Amen! Mr. Proctor:
By Paul Proctor
October 29, 2008
I don’t know when it happened, but somewhere along the way Americans were persuaded that getting a loan to purchase things they didn’t have money for was a good thing. The definition of “afford” somehow went from being able to pay for it in full at the time of purchase, to being able to make payments on it month to month.
Apparently someone convinced us that waiting was not an option – that patience, sacrifice and self-restraint was for fools.
I suppose being raised by conservative parents who refused to live lavishly on borrowed money had a significant impact on me growing up. In fact, I didn’t bother to ask them for any as an adolescent because I knew it was a waste of time.
They always bought me what I needed; but if there was something I wanted and couldn’t pay for, I had two choices: Get a job and earn the money – or do without – both of which seem to be discarded disciplines in today’s culture – which is why our world is in such financial turmoil today.
There is any number of resources online to help explain the complex nature of the monetary monster currently ravaging the markets like Godzilla in Tokyo. Our fiat currency and those innumerable instruments of doom like derivatives and credit default swaps have made Wall Street the gambling capital of the world.
And when I see fellow Christians borrow money for things they couldn’t otherwise afford, I have to wonder: Is that really an act of faith, or just plain old covetousness at work?
Since the Bible teaches, “The rich ruleth over the poor, and the borrower is servant to the lender,” I have a hard time accepting the notion that the Lord provides for His own through loans because, if the borrower is the servant of the lender, how then can that borrower also be a servant of Christ?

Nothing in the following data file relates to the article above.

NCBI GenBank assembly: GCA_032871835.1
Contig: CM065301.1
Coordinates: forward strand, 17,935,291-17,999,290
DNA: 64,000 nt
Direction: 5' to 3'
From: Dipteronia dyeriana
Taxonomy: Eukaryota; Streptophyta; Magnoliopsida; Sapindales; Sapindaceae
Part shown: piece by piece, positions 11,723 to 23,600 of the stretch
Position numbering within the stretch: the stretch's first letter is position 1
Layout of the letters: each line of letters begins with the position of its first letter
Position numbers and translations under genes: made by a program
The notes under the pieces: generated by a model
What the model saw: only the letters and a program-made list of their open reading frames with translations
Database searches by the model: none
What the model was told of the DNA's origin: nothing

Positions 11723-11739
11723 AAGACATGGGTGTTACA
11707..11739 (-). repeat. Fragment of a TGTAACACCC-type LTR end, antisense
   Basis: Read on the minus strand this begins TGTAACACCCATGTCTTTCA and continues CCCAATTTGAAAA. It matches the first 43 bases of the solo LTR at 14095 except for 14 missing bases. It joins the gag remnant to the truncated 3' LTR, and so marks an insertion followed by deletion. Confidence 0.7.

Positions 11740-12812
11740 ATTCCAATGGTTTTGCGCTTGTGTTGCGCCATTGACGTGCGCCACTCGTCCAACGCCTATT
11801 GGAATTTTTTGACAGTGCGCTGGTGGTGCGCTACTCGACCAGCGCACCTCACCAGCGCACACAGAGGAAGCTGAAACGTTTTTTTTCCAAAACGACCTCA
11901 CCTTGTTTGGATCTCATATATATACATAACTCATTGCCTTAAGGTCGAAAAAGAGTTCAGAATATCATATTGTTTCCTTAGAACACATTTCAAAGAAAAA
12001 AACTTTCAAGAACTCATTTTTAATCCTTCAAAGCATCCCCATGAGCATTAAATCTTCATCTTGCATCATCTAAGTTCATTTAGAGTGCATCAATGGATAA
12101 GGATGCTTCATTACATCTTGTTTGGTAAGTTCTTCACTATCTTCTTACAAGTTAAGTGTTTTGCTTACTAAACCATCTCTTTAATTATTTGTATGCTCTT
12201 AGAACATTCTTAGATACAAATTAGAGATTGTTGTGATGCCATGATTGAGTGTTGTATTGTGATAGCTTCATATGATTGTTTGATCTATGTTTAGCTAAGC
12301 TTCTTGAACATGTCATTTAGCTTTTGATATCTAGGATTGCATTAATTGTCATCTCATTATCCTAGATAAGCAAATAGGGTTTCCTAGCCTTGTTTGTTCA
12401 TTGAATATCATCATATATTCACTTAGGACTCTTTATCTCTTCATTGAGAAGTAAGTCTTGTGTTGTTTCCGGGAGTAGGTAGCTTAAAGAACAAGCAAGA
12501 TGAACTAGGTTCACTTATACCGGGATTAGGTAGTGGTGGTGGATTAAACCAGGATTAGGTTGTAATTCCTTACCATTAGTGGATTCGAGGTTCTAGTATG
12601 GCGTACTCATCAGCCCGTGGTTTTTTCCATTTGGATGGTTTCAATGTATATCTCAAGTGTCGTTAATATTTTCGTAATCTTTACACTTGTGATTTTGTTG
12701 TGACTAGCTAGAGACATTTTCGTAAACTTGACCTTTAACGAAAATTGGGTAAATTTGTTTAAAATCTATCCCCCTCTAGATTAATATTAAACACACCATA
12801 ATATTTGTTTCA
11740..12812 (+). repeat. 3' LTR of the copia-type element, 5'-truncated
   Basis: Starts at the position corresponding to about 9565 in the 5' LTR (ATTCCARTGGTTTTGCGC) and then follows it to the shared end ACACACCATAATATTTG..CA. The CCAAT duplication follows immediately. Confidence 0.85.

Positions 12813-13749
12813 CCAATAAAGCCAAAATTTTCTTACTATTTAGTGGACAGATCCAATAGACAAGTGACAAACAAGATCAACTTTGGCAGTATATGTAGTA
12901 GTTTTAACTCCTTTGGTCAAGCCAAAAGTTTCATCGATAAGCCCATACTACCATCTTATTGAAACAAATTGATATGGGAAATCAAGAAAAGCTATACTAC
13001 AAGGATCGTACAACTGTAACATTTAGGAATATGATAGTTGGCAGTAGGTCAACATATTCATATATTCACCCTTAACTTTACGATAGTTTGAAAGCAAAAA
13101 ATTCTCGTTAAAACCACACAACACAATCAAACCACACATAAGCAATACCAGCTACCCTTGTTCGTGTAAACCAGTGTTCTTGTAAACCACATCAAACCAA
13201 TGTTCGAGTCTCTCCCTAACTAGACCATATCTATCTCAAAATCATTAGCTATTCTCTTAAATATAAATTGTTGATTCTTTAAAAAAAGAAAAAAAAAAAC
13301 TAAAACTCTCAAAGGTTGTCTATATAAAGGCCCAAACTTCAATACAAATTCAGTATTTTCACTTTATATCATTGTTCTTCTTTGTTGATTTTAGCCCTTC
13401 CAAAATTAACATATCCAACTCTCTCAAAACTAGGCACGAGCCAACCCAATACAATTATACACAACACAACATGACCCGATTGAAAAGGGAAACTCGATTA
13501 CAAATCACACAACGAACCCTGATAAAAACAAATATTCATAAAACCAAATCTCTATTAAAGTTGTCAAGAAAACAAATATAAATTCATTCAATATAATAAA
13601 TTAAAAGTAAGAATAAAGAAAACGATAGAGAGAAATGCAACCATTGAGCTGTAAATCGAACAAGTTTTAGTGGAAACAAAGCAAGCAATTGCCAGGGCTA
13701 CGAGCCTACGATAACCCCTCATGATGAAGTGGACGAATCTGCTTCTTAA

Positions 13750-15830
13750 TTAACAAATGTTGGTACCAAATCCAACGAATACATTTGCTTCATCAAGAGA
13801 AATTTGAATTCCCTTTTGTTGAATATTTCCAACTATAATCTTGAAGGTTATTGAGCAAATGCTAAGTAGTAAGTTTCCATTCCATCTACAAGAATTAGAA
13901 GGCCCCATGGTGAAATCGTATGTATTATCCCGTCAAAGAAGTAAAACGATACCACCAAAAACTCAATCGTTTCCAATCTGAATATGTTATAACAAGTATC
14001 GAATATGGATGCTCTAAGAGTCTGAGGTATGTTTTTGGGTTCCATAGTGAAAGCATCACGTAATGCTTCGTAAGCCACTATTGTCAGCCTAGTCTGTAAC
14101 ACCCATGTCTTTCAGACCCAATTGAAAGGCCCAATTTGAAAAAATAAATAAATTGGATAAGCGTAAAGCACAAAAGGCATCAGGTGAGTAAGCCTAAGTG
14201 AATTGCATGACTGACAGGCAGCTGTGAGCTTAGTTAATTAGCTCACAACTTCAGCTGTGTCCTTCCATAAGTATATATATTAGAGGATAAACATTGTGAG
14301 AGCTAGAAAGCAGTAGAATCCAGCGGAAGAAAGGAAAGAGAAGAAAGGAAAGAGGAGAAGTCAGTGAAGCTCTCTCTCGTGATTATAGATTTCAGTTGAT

After all, Jesus Himself said: “No servant can serve two masters: for either he will hate the one, and love the other; or else he will hold to the one, and despise the other. Ye cannot serve God and mammon.” (Luke 16:3)
And yet even churches today readily borrow money for their many ministries and programs as if it were the godly thing to do. But, doesn’t this encourage members to also live beyond their means?
Really now – how much money does it take to teach the Bible, preach the Gospel and be a witness for Christ?
So, is our country going bankrupt because of our needs or because of our wants?
All things considered, I would say the country’s decline, like the church’s decline, could be summed up in a couple of verses from the fourth chapter of James which reads: “…ye have not, because ye ask not. Ye ask, and receive not, because ye ask amiss, that ye may consume it upon your lusts.”
“Owe no man any thing, but to love one another…” – Romans 13:8a
© 2008 Paul Proctor - All Rights Reserve